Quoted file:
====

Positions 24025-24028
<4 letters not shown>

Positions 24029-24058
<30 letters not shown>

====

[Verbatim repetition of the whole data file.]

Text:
Positions 24025-24028
<4 letters not shown>

Positions 24029-24058
<30 letters not shown>